This week has been for sure very meta, and I love how Stefanie smartly reminded it in her postcard by counting the total number of time the word data has been mentioned in her postcard’s legend!
And well, this is a nice week’s topic to invite you to complement your reading with our recent interview on the Data Stories podcast! :)
As we are nearing the end of our year in capturing and drawing our data, we have realised we well, talk about data... a lot.
And we are very aware that this is not exactly normal, but actually incredibly nerdy, and can only imagine what other people would think about us if they overheard our conversations.
(Well, I think I do know, as just the other evening, my long-suffering (non-data) designer husband heard a similarly-data-minded friend and I talking about data all evening at a dinner, then at drinks, then on the way walking home, then actively banned us from talking about data for the rest of the evening, which is fair, I think: there’s only so much a person can take, really.)
Anyhow, it seemed to be a topic ripe for data-gathering, so this week, the word ‘data’ was our data (oh, I have a feeling you will be tired of the word ‘data’ [Argh! I said it AGAIN!] at the end of this post)
I chose to keep my data-gathering simple, in that I only gathered data on when I spoke or wrote the word data myself. Even just restricting myself to this very limited dataset was a challenge as this is a word that I say without even thinking so I have a feeling that I mentioned this word often in my workday without realising it.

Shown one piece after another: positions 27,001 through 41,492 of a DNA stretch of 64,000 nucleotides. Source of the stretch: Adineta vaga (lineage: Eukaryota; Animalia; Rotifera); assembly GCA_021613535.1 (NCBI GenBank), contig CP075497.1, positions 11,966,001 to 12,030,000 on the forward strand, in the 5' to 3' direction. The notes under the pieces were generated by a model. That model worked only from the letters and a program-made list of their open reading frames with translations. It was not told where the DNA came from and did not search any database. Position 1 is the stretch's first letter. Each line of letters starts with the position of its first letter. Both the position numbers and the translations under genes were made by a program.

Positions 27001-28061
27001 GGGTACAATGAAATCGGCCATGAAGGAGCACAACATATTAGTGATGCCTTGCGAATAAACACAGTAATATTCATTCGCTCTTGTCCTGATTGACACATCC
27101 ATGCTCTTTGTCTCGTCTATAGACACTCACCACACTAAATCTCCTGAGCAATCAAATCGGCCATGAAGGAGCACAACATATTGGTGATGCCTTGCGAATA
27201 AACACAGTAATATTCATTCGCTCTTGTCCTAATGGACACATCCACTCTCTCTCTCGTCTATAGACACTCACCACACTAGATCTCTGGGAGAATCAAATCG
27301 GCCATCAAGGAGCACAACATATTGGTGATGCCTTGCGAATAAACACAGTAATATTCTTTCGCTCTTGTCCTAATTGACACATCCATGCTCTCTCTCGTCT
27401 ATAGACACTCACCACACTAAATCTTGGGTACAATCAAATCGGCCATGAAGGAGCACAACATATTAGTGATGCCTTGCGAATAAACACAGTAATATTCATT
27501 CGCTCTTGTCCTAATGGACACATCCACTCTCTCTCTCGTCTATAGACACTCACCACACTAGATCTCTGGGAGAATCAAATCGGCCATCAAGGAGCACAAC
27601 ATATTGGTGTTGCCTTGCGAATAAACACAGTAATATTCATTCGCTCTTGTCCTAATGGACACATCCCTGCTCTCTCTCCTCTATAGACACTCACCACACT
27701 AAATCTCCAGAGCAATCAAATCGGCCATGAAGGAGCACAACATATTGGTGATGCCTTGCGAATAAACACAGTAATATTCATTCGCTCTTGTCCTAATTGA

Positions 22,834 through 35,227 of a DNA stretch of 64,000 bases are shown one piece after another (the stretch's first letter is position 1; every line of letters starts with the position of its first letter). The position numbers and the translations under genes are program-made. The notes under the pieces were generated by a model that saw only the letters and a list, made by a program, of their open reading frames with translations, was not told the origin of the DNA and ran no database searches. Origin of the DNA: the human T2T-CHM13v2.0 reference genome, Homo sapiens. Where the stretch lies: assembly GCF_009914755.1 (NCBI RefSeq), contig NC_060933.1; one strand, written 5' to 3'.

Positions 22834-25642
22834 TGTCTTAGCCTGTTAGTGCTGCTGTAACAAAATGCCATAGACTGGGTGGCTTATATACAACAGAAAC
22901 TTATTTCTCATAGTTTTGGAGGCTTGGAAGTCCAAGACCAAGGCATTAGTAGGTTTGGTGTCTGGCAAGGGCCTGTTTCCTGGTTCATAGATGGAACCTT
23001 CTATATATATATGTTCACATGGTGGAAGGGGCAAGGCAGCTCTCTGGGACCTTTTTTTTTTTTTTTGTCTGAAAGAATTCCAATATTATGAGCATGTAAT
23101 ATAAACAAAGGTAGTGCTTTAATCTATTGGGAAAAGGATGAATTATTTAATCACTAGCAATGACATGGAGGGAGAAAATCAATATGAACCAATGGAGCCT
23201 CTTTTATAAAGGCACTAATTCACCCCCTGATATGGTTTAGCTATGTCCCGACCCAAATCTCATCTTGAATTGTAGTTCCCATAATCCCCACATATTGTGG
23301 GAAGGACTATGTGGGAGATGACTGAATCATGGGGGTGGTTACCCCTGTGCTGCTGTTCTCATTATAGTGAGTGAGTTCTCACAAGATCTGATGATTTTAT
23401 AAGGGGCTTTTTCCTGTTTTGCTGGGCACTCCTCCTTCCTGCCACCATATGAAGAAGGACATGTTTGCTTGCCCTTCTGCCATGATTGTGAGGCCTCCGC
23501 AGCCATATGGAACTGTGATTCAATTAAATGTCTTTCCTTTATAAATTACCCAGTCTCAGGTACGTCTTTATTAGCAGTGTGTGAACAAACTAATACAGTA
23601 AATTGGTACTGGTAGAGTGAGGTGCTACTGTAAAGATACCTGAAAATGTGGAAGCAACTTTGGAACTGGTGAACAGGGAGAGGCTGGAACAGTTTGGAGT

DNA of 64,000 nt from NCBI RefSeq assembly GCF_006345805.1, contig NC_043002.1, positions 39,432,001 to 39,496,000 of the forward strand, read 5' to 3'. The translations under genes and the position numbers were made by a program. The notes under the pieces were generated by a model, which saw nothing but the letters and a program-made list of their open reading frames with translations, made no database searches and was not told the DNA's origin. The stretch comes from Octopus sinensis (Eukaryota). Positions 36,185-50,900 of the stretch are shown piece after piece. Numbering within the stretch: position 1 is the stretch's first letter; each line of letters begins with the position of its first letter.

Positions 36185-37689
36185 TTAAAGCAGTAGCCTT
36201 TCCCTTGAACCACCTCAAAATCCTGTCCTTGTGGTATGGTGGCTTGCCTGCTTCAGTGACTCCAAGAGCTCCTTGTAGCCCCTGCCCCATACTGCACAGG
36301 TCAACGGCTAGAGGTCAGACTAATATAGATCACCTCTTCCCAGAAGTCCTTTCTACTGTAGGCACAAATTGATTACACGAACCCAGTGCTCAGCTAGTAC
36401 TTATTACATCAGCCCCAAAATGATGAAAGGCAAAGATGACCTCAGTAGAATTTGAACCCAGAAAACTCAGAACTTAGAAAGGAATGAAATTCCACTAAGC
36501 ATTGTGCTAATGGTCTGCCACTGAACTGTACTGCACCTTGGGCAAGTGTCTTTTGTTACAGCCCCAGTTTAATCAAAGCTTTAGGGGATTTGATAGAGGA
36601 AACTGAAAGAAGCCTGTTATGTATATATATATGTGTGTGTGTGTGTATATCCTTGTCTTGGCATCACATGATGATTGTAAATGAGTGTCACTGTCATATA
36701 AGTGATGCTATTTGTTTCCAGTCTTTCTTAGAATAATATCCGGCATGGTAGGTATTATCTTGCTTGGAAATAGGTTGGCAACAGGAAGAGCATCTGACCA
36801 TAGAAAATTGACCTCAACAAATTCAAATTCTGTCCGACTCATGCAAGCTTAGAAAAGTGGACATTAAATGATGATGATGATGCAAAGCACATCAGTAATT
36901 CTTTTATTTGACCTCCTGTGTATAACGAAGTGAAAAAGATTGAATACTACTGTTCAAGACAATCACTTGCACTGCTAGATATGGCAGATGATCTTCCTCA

Thankfully (for my husband, at least), it would be reasonable to conclude from this week of data-gathering that I mainly mentioned the word ‘data’ to my work colleagues, and not very often to my husband, so he’s gotten off lightly this week, at least.
And of course, no question, the ‘data’ topic that I spoke about most this week was Dear Data… it’s such a part of my life that I talk about this project so, so much, and I’m amazed at how much of my life has been taken over by this project. I have found it both stressful and exciting but regardless, as we near the end of this year, I am starting to feel both proud of what we’ve done and slightly sad that we will soon be finished.
This is one of my favourite postcards, probably because I was using some nice pens and pencils that I recently bought and I love their ice-cream colours. I know this design doesn’t really ‘look’ like data should look, but here I was just using my data on ‘data’ as an input to output some nice patterns and have fun, though the information is still relatively accessible.
However, as is always the way, this card was lost in the post! So infuriating, particularly as this was one of the few postcards from our year that I’ve actually posted to Giorgia early. After waiting for some time, I finally gave up and accepted that the card wouldn’t arrive and re-drew this. Why do my most favourite cards always get lost? Like Giorgia has said earlier this year, I am assuming that it’s because the postman steals them due to them being his/her favourites as well.
And as per usual, Giorgia’s card is much more multi-dimensional than mine, and she gathered more complex data on the word ‘data’. I love that she talks to her hairdresser about data, which is exciting: that maybe through this project focusing on more domestic, mundane data, we might be able to make data more accessible to a wider audience. Also, I see that she talks about Dear Data as much as I do, and it makes me feel better to know I’m not the only one annoying my friends and partner!
Total number of times I mentioned data in this post: 26 (oh, dear)